That summer, the U.S. church was rocked by accusations that then-Cardinal Theodore E. McCarrick, retired archbishop of Washington, had abused several children and seminarians in past years; he was laicized in February 2019. Also in the summer of 2018 was the release of the Pennsylvania grand jury report.
In Australia, meanwhile, Cardinal George Pell was convicted on five counts related to the sexual abuse of two boys decades earlier. His final appeal is set to be heard sometime this March.
The February 2019 summit on church response to the abuse crisis held by Pope Francis and the heads of all of the bishops’ conferences — which included talks by abuse survivors — has resulted in actions. Those include new laws regarding the safeguarding of minors and other vulnerable people in the Vatican City State and the issuance of the papal mandate “Vos estis lux mundi” (“You are the light of the world”) for the universal church.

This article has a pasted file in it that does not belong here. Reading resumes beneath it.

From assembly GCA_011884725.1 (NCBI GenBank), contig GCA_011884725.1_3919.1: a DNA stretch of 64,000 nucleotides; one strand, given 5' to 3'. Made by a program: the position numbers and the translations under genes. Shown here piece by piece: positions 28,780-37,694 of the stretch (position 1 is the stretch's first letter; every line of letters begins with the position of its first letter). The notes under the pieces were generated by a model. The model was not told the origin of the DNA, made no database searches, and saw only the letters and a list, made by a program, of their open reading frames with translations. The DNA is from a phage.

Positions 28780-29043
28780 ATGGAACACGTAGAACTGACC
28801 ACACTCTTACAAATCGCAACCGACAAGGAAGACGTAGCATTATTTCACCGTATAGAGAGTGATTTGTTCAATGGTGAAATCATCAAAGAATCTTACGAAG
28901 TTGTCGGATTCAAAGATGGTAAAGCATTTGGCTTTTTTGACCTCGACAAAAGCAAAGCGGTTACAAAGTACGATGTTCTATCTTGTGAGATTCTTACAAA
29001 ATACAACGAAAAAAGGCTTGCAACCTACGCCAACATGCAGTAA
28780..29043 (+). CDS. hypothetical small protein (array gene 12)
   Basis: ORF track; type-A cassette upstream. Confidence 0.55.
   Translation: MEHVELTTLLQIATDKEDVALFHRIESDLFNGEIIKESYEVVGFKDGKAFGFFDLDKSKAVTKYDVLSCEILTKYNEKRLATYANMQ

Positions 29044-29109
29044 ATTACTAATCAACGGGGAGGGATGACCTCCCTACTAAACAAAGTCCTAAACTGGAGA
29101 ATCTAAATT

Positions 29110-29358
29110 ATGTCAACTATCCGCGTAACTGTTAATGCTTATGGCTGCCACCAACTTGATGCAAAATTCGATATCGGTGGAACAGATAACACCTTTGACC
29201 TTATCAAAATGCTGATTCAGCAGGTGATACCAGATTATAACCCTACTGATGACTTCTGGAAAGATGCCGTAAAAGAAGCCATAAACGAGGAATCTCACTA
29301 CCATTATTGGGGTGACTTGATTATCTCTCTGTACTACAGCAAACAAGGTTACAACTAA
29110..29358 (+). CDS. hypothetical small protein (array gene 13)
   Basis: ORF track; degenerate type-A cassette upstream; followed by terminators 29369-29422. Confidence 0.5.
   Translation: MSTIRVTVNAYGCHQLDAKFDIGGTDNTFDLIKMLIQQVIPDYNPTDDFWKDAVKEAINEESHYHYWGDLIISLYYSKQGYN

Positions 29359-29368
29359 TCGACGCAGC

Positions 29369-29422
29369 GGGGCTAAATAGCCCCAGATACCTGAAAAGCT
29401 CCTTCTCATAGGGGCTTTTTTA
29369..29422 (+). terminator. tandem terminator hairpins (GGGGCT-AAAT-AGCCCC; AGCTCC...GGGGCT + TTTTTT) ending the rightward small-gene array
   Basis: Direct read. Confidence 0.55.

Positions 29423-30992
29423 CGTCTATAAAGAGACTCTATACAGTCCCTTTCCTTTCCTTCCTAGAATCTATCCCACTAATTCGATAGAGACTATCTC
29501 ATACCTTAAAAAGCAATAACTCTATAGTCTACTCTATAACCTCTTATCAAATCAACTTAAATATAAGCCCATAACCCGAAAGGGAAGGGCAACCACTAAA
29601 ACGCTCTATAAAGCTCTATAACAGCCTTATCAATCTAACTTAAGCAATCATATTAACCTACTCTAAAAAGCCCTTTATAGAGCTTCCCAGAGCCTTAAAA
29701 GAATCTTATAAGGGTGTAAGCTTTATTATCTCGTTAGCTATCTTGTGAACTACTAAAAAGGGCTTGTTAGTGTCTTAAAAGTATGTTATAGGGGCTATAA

The papal mandate revised and clarified norms and procedures for holding bishops and religious superiors accountable in protecting minors as well as in protecting members of religious orders and seminarians from abuse.
It requires all priests and religious to report suspected abuse or cover-ups and encourages any layperson to report through a now-mandated reporting “system” or office that must be set up in each diocese by June of this year. It also insists leaders be held accountable for committing abuse themselves or covering up or failing to address abuse accusations.
In December, the pope waived the requirement of secrecy for anyone who has reported abuse by a member of the clergy or testified in a canonical trial having to do with clerical sexual abuse.